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Congresswoman Tours Mental Health and Wellness Program

Vernon E. Greer Elementary Is One of 60 Centers of Wellness Countywide

Doris Matsui standing next to Lien Xi, giving a high-five to a student entering a classroom

Congresswoman Doris Matsui (left) joins School-Based Mental Health and Wellness Clinician Lien Xi in greeting a student at Greer Elementary School in Galt.

Take a minute to reflect on your school years, and you can probably remember times when you faced challenges. From feeling overwhelmed by schoolwork to difficult family issues, disagreements with classmates, bullying, or complex identity questions, having direct access to a trusted mental health team at school can provide immediate support that helps students succeed in school and life. A successful partnership between the Sacramento County Office of Education (SCOE) and the Sacramento County Department of Health Services is giving students that exact opportunity, placing mental health clinicians in local elementary, middle, and high schools to help the schools become Centers of Wellness.

Yesterday, Sacramento Congresswoman Doris Matsui (D–CA) visited one of these sites, Vernon E. Greer Elementary School in Galt (Galt Joint Union Elementary School District), to learn more about the School-Based Mental Health and Wellness Partnership that aims to station mental health practitioners in each of Sacramento County’s more than 300 schools.

The Congresswoman was accompanied on her tour by Supervisor Pat Hume from the Sacramento County Board of Supervisors, Sacramento County Superintendent of Schools David W. Gordon, SCOE Executive Director Christopher Williams, Ed.L.D., MSW, District Superintendent Lois Yount, and Michelle Besse, Health Program Manager from the County Department of Health Services. The visitors met Lien Xi, Greer Elementary’s mental health and wellness clinician, who helped explain how the program is cohesively integrated into the school. One of the students, named Lincoln, welcomed the visitors, showing them the “Calming Corner” and explaining how he and his classmates use their social-emotional “Mood Meter”—a visual tool that helps them identify their emotions and learn ways to regulate and express how they’re feeling.

“This is fascinating,” Congresswoman Matsui observed. “I see a lot of these types of programs that become very complicated, but this one seems pretty straightforward. At the center is the student. Plus, you’re getting buy-in from people at the local level, so it’s not top-down. Best of all, funding is available for this work in a very creative way.” The program is supported by funding from Medi-Cal, California’s public health insurance program for low-income individuals, including families with children.

The Congresswoman noted that students are traditionally sent to the principal’s office if they get in trouble, but this program takes a different approach with relationship-building designed to prevent the need for treatment. “The school’s mental health clinician works alongside the teachers and case workers where they can easily check on students and see how they are doing,” she said. “It’s just part of daily life, and I think that’s really fabulous. It doesn’t stigmatize anyone.”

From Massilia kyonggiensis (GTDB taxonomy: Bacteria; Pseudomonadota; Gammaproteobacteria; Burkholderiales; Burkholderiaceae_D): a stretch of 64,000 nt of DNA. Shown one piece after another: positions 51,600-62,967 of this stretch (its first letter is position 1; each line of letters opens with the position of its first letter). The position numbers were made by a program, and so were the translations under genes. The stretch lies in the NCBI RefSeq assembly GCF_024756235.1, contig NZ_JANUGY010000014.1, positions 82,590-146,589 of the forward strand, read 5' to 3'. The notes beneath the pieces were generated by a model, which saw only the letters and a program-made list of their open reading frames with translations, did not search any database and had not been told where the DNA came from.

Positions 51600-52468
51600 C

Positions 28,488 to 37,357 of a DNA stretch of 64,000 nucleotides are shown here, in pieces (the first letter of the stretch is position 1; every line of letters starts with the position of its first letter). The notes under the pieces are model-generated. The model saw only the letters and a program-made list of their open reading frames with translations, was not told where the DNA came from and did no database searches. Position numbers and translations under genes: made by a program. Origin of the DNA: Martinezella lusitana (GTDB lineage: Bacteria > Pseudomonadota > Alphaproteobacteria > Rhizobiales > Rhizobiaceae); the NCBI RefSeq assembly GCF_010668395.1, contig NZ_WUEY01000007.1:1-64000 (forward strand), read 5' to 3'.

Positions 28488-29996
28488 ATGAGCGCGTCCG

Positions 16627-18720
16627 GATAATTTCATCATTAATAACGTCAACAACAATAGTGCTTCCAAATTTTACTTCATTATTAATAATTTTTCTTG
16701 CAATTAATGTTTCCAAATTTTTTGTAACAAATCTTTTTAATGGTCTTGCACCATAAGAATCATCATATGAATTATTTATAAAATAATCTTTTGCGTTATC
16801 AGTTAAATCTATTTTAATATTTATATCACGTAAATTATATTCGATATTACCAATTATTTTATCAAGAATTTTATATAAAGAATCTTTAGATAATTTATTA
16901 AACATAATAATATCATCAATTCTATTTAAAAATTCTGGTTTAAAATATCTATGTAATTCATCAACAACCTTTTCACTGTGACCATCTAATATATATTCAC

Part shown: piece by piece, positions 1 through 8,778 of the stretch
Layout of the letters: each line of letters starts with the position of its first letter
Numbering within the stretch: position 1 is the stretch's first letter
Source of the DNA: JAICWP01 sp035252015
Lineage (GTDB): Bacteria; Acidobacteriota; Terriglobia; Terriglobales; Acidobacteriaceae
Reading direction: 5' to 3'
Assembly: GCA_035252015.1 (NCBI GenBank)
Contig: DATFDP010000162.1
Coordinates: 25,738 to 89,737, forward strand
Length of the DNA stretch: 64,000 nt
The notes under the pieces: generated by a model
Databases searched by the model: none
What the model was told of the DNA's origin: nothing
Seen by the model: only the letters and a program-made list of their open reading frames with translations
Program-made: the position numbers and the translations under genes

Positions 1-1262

Galt Joint Union Elementary School District Superintendent Lois Yount explained that Greer Elementary was the first in the district to adopt the program. The school has become a model for the rest of the district. “All the staff has been very open to the support. The program is evolving, getting stronger, and adjusting to the individual needs of each school.”

Congresswoman Matsui also joined colleagues in Washington, D.C., this month to introduce a bipartisan bill (the Ensuring Excellence in Mental Health Act) that would permanently fund the Certified Community Behavioral Health Clinics model, allowing all states to integrate comprehensive mental health and substance abuse services into their healthcare systems. An overview of their bill is available online.

Schools As Centers of Wellness

The School-Based Mental Health and Wellness Partnership has placed more than 60 mental health professionals at elementary, middle, and high school sites with the goal of reaching every school in Sacramento County. It recently hired more than 100 new staff—including mental health support staff and clinicians—to work with local schools. The program was launched in 2020 in collaboration with the Sacramento County Department of Health Services. The vision is to identify the mental health needs of students as early as possible, provide treatment and care for those identified, reduce the effects of unmet mental health needs, and lessen the stigma associated with mental health needs.

Doris Matsui, and Dave Gordon talking to a student

Supervisor Pat Hume (left) and County Superintendent Gordon (right) joined Congresswoman Matsui and other visitors on the school tour.

Student standing in front of the Calming Corner

Students showed off their “Calming Corner” and explained how they use their social-emotional “Mood Meter.”

Visitors and school officials posing under Vernon E. Greer Elementary School sign

At Greer Elementary School, Congresswoman Matsui met with educators, administrators, public health representatives, and other local elected officials to learn about schools as Centers of Wellness.